• Five years after E.coli outbreak, California farmers still struggling

    Farmers in Salinas Valley, California, the “salad bowl of the United States,” are still struggling to regain consumers’ trust five years after spinach grown and bagged on a local farm was linked to a deadly E. coli outbreak that killed three people and sickened 206

  • Chinese rare earth embargo would be “disastrous,” says mining executive

    Mike Parnell, the CEO of U.S. Rare Earths, Inc., recently took the time to chat with Homeland Security NewsWire’s executive editor Eugene K. Chow; in the interview Parnell discusses the potential consequences of a full Chinese rare earth metal embargo, efforts to develop alternatives to rare earth metals, and the progress made in making the drilling process more environmentally friendly

  • British law enforcement exploits flaw in iTunes to spy

    British law enforcement agencies and Apple are coming under sharp criticism after it was discovered that authorities exploited a security flaw in iTunes to spy on individuals

  • House Intelligence panel investigates Chinese telecom giants

    As Chinese telecom giants Huawei Technologies Co. and ZTE Corp continue to eye the lucrative American market, they have come under increasing scrutiny from U.S. lawmakers who fear their technology could be used by Chinese hackers to steal U.S. secrets; the two Chinese companies are now the subject of a House Intelligence Committee investigation aimed at determining whether they are a threat to the United States

  • NICE joins European transportation security consortium

    Secured Urban Transportation - European Demonstration (SECUR-ED) consortium aims create a pan-European improvement in mass transportation security which promotes the entire public transport sector; the consortium comprises thirty-nine members, which include all the major stakeholders from across Europe; NICE Systems announced it is a member of the consortium

  • Defunct security company to pay nearly $8 million in back wages

    The U.S. Bankruptcy Court for the District of Maryland has approved a global settlement that allows the U.S. Department of Labor to recover $7,968,744 in back wages, fringe benefits, and 401(k) plan assets for more than 2,000 security guards formerly employed by USProtect Corp., a defunct Silver Spring company that provided security services for federal buildings across the country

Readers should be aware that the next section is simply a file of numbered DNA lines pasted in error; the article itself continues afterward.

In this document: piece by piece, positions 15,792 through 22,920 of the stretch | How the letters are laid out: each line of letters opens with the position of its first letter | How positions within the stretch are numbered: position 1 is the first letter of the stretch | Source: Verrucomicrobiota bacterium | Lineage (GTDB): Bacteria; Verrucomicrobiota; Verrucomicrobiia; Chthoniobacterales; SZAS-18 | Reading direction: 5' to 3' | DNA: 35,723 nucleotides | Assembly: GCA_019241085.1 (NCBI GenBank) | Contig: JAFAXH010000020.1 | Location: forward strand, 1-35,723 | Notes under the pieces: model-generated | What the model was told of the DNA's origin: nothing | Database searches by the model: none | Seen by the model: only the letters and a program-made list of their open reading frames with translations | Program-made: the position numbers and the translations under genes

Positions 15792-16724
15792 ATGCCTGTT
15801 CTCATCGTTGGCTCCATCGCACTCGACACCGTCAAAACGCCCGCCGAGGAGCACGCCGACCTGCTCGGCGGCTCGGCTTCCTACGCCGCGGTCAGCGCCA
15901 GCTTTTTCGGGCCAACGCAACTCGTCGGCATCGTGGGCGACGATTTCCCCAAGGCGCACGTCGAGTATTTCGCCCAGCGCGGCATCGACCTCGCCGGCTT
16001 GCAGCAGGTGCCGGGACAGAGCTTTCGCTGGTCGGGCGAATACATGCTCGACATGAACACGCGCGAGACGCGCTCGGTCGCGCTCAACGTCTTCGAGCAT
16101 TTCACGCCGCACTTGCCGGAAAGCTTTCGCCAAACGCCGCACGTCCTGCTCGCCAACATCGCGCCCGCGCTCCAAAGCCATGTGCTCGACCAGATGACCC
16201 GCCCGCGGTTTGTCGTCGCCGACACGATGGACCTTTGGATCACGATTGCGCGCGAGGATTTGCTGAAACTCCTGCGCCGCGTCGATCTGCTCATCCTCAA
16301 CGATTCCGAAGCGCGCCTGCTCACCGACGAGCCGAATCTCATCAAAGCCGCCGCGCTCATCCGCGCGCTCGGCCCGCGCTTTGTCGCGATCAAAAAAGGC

• Hackers fail in AT&T cyberattack

    Last week AT&T announced that it had successfully fended off an attack by hackers; the company said it is still unclear what the hackers’ intentions were, but no accounts were breached

  • DERMALOG sets fingerprint ID speed record

    DERMALOG Identification Systems has set a new speed record for identifying fingerprints; the company’s newest system, the DERMALOG Next Generation AFIS, correctly identified an individual’s ten fingerprints in .89 seconds from a database containing more than 129 million fingerprints

  • SAIC wins $90 million contract to support DHS relocation

    Government contractor Science Applications International Corporation (SAIC) was recently awarded a $90 million subcontract to assist in the relocation of DHS’ headquarters; SAIC will work as a subcontractor for General Dynamics, which received the $876 million prime task order in July by the General Services Administration

  • Universal Detection announces record revenues

    Last week Universal Detection Technology, which sells detection technology for biological, chemical, and radiological threats, reported its highest revenues for its third quarter in more than three years; Universal Detection saw its third quarter revenues increase 6,000 percent to $113,519 compared to $1,821 for the same period last year

  • Device allows summoning help where no cellular coverage is available

    People who work or travel in remote places often find themselves in areas where there is no cellular coverage; summoning emergency help is thus difficult, if not impossible; a Colorado company offers a solution

  • World record in fingerprint identification: 129 million records in one second

    A German biometric company says its new solution has set a world record: it correctly identified the ten fingerprints of one individual within a second from a database of more than 129,296,050 fingerprints

  • Game to improve defense, homeland security decision making

    Raytheon BBN Technologies has been awarded a $10.5 million multi-year contract to develop serious games that result in better decision-making by teaching participants to recognize and mitigate the effects of their own biases when analyzing information used to make decisions

  • Gartner: global security service spending to reach $35.1 billion in 2011

    Worldwide security services spending is on pace to reach $35.1 billion in 2011, up from $31.1 billion in 2010, according to Gartner, Inc.; the market is forecast to total $38.3 billion in 2012, and surpass $49.1 billion in 2015

  • Strong growth in biometrics industry projected

    Fueled by concerns about terrorism and other security concerns, the global biometrics industry is set to expand to $16.47 billion by 2017, according to a recent report by market research firm Global Industry Analysts (GIA)